Grip strength is underrated. It applies to many sports and just about every job. Not to mention daily life. In your training, are you stuck on pullups? A stronger grip could get a few more reps. Plateaued on your deadlift? Your grip might be your weak spot. Anyway, there are hundreds of products out there to help you train your grip. Most are unnecessary.
We decided to do a review of a few decent grip training aids.
Rogue Fitness’ Cannonball Grip System:
Rogue makes good gear at a price you can afford to beat up. That said, the ball grip gets three stars. It is billed as a way to develop your grip by holding awkwardly shaped objects for multiple exercises, but mainly pullups. There are other balls like this on the market, notably EliteFTS’ “grenade”. And the principle is sound- a wide object forcing you to utilize more of the muscles in your hands, wrist and forearms. Where the Rogue rendition of this falls short is the “blade” at the top of the ball. Built to be ruggedly strong and hold a lot of weight, the triangular attachment through which the balls are attached to carabiners is unfortunately placed for your hands. When using the balls for pullups, the “blade” hits right about at the skin between your fingers. While I realize some readers right about now are telling me to grow a pair, keep in mind that the idea is to train strength, not pain threshold. You will hardly do the volume of work required to progress if you are only doing a couple reps at a time because your hands feel like they are being cut in half.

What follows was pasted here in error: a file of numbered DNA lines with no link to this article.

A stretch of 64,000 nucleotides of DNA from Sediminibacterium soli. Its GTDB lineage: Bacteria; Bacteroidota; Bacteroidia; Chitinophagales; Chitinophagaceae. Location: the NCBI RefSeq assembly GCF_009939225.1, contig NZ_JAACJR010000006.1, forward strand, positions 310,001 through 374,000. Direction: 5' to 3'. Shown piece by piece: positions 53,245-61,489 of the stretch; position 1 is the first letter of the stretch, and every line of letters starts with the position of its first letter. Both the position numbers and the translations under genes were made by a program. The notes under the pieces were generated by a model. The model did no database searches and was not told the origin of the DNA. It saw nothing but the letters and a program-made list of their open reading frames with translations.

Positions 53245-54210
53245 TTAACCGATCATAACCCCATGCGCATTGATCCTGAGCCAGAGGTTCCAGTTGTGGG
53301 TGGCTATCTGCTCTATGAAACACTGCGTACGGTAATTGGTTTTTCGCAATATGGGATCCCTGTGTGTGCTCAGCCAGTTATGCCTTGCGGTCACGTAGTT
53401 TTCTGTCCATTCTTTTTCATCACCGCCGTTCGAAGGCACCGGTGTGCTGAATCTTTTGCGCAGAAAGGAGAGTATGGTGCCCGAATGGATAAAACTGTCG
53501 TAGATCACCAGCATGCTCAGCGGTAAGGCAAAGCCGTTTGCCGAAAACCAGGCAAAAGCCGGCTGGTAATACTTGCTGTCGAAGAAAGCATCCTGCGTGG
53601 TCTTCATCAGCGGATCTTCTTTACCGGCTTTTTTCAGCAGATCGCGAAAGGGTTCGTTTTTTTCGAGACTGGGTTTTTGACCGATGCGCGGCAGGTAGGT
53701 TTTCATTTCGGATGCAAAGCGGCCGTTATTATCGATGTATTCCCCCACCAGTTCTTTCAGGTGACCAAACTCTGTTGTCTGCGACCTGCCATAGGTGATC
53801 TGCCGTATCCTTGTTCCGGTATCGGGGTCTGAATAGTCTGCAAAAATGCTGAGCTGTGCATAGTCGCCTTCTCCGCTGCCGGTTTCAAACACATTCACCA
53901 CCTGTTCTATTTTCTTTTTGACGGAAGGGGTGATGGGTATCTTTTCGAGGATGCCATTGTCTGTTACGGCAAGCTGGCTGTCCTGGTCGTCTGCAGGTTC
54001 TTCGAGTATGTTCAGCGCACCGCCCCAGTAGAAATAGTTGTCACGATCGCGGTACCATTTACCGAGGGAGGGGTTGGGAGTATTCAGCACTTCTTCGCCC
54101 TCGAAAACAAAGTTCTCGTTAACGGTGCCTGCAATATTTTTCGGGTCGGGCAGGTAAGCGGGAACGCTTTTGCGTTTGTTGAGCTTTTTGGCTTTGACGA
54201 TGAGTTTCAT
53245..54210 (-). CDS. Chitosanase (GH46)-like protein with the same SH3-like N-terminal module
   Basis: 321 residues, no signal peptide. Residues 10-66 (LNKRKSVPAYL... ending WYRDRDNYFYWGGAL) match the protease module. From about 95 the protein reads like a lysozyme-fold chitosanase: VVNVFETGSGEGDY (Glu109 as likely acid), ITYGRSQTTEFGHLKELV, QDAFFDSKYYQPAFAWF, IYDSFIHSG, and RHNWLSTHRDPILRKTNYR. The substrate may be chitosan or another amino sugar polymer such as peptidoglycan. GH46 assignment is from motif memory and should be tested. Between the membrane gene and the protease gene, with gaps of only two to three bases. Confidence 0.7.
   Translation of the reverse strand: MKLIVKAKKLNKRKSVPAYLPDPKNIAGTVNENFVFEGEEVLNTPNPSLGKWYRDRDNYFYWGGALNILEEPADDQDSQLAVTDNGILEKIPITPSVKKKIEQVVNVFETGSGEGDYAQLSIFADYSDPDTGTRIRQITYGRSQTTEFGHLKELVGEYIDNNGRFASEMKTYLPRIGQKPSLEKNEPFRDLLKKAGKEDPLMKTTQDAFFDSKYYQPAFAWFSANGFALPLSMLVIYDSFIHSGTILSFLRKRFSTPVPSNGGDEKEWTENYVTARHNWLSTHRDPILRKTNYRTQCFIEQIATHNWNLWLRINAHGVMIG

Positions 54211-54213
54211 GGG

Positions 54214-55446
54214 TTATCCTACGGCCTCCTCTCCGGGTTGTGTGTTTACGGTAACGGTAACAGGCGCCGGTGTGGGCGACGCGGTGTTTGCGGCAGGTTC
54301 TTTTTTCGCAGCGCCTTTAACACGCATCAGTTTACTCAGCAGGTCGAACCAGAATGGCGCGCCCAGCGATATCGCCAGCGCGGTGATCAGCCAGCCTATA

NOW, the ball grips aren’t all bad. When attached to a cable machine for a neutral or “hammer” style grip, you do experience a forearm and grip “blast” unlike any other. Farmer carries are another good option, and the beauty of Rogue’s grip implements is how easily they are attached to kettlebells, dumbells, etc.
Overall, the balls are a good addition, but I don’t recommend them to be the mainstay of your grip training arsenal. Start elsewhere.